What Croydon Council was today claiming to be the latest example of success for their campaign against fly-tipping might, when looked at through less-rosy-spectacles, simply demonstrate what a thorough-going, long-term slog the local authority faces in bringing even the most open-and-shut cases to prosecution.
Lance Morris was found guilty at Croydon Crown Court on Friday of three environmental offences. Judge Elizabeth Smaller sentenced the 47-year-old from Beulah Road, Thornton Heath, to do 120 hours’ community service and to pay a £50 fine and £60 victim surcharge.
Some might think that Morris had got off lightly.
Morris was convicted of offences involving fly-tipping at a builder’s yard in Martin Crescent over a period of three years to 2015.
But he had been subject to nearly 20 visits from council environmental health officers going back to 2011, all to try to get him to comply with his legal duties. In evidence to the court, a council official admitted that Croydon had previously spent £5,000 of public money to get the site cleared.
In her closing remarks, Judge Smaller suggested that as part of Morris’s sentence, he should spend his community service clearing up other fly-tips around the borough.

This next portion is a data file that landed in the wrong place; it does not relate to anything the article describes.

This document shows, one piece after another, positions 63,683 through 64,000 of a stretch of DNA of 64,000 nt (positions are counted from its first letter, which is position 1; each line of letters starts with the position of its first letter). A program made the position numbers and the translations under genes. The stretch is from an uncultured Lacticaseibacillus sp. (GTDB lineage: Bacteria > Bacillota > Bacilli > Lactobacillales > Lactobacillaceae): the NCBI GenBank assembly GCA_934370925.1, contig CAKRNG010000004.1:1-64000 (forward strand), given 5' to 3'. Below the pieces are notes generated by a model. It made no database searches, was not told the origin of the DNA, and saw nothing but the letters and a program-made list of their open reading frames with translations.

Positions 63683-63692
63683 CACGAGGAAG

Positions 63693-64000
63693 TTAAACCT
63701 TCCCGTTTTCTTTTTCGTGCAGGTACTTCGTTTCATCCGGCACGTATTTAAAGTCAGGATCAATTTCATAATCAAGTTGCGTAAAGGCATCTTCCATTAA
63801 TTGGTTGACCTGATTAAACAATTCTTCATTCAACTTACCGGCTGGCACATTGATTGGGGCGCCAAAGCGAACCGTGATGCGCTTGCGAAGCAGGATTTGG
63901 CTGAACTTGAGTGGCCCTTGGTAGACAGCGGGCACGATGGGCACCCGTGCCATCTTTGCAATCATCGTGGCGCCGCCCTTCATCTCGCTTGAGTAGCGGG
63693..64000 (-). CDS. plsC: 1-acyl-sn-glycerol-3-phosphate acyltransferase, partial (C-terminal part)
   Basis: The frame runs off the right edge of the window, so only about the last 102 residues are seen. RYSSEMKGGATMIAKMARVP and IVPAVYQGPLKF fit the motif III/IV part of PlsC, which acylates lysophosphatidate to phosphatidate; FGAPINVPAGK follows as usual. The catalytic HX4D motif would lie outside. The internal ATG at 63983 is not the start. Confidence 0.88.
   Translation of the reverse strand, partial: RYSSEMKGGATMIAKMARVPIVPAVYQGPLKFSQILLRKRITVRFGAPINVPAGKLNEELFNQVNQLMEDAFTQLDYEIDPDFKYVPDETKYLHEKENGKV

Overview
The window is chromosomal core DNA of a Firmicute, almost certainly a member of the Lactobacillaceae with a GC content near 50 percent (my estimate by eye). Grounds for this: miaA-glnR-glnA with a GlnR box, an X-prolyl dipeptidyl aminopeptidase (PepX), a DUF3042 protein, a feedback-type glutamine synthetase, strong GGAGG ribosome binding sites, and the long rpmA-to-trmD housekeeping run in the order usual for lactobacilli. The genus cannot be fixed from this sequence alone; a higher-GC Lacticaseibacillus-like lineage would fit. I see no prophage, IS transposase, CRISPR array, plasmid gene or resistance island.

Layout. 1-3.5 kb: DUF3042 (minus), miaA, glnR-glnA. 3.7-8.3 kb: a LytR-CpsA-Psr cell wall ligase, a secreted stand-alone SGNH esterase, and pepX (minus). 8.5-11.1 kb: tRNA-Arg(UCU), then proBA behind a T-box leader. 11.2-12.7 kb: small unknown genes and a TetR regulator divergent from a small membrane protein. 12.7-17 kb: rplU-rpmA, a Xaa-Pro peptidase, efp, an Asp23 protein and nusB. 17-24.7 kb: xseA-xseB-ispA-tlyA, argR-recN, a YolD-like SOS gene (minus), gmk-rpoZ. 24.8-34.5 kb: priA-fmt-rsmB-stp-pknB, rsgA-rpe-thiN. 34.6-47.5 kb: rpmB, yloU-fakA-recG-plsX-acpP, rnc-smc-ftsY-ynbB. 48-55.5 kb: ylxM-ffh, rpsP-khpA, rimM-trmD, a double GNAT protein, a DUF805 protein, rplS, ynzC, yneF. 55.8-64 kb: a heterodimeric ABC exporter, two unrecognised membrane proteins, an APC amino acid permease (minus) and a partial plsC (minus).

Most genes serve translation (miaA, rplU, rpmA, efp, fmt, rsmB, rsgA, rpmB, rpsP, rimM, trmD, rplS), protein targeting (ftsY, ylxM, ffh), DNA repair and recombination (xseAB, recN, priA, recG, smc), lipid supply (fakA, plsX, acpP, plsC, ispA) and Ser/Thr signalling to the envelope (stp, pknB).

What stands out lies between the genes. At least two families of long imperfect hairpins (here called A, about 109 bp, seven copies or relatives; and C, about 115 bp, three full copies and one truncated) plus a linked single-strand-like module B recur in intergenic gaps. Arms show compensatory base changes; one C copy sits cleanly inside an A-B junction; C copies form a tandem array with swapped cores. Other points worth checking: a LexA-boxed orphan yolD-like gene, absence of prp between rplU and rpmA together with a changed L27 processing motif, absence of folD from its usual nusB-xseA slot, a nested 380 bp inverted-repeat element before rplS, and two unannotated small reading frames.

Many might wish that he’s gets the particularly messy ones to deal with.
In total, it’s reckoned Morris dumped more than 60 tons of his crap – about 100 tyres, plus timber and other builder’s waste, and a caravan – on the site in Waddon when he had no environmental permit and he failed to comply with a Section 59 notice under the 1990 Environmental Protection Act.
Also discovered among the rubble and rubbish on the site was a skip believed to contain asbestos.
The court heard that there was a fire at the yard in July 2015 in which two tonnes of rubbish next to a caravan was “deliberately” set on fire, leading to a nearby property being evacuated.
The council says that Morris is the 151st successful prosecution under its Don’t Mess With Croydon campaign.
“This illegal waste mountain blighted the local environment for years, so maybe Mr Morris will learn a thing or two from having to clear up fly-tips as part of his sentence,” said Stuart Collins, the council’s deputy leader.
Stu: the bloke got off with a £110 fine.
“This case underlines how our officers will continue to prosecute those who flout the law, and I hope it will make other potential fly-tippers think twice.”
Just 110 quid, Stuart. After six years.
The cost-benefit analysis would suggest that other shameless commercial fly-tippers will put such a fine down as an “occasional cost” and an “occupational hazard”. And then wait for the council to come along and clean up after them again.
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